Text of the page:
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The Green Life: The National Christmas Tree: A Tradition in Conservation

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December 16, 2010

The National Christmas Tree: A Tradition in Conservation

AmericanForestsNationalChristmasTree2 Before local tree farms were established to provide Christmas trees in a sustainable way, people cut them from the wild, and forests suffered greatly.

In 1924, a nonprofit called American Forests stepped in. Dan Smith, currently the organization's spokesperson, said, "They were concerned about the extensive cutting that was going on in forests, parks, and public lands. They wanted to encourage the use of living trees, and one way to do that was to go to the top. So they donated a tree to the president."

President and Mrs. Coolidge accepted the gift of a living 35-foot Norway spruce, which was planted near the White House on Sherman Plaza. And so began the tradition of a living National Christmas Tree.  "With the gift came an increased public awareness of the impact of Christmas tree harvesting on  forests, " Smith said. "It was meant to spur interest in this new industry of people growing Christmas trees like crops and harvesting them like corn and other agricultural products."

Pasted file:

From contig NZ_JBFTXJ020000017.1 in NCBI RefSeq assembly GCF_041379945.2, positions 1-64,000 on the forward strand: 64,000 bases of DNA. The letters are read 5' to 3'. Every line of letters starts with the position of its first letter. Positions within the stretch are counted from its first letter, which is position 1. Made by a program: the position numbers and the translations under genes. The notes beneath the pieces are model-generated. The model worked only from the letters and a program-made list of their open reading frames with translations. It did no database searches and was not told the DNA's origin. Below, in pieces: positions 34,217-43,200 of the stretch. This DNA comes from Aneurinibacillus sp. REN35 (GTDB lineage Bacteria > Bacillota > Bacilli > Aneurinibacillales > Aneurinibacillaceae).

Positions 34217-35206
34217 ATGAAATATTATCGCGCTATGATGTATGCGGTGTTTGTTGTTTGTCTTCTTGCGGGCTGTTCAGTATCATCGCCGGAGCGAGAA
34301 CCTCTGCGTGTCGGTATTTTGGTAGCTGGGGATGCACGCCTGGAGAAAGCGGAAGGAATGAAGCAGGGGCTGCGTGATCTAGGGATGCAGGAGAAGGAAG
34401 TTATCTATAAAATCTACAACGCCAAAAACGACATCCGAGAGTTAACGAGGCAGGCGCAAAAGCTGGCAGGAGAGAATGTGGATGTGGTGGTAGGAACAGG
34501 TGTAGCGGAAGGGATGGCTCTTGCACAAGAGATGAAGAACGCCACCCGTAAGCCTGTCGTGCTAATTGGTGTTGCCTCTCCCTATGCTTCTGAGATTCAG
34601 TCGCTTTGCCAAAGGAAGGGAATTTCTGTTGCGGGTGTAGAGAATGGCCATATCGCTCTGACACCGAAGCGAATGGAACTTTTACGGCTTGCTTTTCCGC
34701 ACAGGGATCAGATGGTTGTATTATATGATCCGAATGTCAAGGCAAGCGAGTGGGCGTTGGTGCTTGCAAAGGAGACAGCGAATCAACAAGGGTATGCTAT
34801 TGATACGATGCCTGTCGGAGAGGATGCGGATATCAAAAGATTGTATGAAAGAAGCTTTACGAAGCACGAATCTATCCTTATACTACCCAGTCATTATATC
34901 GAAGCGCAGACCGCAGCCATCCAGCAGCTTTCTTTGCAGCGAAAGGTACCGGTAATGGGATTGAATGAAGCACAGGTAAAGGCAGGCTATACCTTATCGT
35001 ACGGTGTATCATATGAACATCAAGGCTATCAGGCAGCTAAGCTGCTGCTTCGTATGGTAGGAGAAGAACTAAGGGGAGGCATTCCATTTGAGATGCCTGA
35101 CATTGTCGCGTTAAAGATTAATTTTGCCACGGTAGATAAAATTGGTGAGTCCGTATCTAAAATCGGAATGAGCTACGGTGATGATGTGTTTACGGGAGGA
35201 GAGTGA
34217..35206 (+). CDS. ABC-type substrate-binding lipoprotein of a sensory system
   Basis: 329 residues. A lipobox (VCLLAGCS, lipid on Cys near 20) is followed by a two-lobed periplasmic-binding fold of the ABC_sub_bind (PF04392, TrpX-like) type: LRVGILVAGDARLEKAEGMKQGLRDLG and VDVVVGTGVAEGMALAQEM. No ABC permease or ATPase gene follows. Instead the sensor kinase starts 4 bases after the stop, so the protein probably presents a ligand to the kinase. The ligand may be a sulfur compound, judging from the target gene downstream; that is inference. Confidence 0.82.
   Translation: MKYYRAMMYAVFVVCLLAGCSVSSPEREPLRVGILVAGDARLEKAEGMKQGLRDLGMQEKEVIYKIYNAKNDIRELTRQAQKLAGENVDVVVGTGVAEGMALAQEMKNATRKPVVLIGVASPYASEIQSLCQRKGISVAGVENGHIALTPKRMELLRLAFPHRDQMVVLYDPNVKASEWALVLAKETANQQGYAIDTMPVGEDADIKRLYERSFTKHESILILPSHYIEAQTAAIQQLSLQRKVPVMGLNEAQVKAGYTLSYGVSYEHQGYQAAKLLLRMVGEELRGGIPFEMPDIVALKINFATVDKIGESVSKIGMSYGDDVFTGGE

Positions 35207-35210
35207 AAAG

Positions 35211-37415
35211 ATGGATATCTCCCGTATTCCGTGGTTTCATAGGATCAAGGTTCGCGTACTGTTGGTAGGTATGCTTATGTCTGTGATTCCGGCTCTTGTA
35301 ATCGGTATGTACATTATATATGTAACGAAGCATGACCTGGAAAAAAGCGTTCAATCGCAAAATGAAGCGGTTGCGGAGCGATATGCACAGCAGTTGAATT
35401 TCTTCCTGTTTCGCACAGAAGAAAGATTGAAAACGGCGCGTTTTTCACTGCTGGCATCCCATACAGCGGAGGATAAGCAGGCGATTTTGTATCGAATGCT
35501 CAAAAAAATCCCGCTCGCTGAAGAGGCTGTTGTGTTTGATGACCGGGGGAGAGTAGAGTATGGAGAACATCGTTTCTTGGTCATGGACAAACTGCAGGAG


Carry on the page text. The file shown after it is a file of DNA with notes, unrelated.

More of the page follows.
This season's National Christmas Tree, lit by President Obama last week, is a Colorado blue spruce that was planted on the Ellipse in 1978. And for the second year, LEDs are providing energy-efficient illumination.

Smith said that the tradition of promoting tree and forest conservation  via a sustainable National Christmas Tree lighting celebration has taken a bit of pressure off his organization: "We recognize that the Christmas tree business is a small business and is done with a lot of care and in a sustainable way," he said. "So we're not as concerned now as we were then, when people were going willy-nilly into forests and cutting down trees for every room of the house."

--Molly Oleson/photo courtesy of Dan Smith/American Forests

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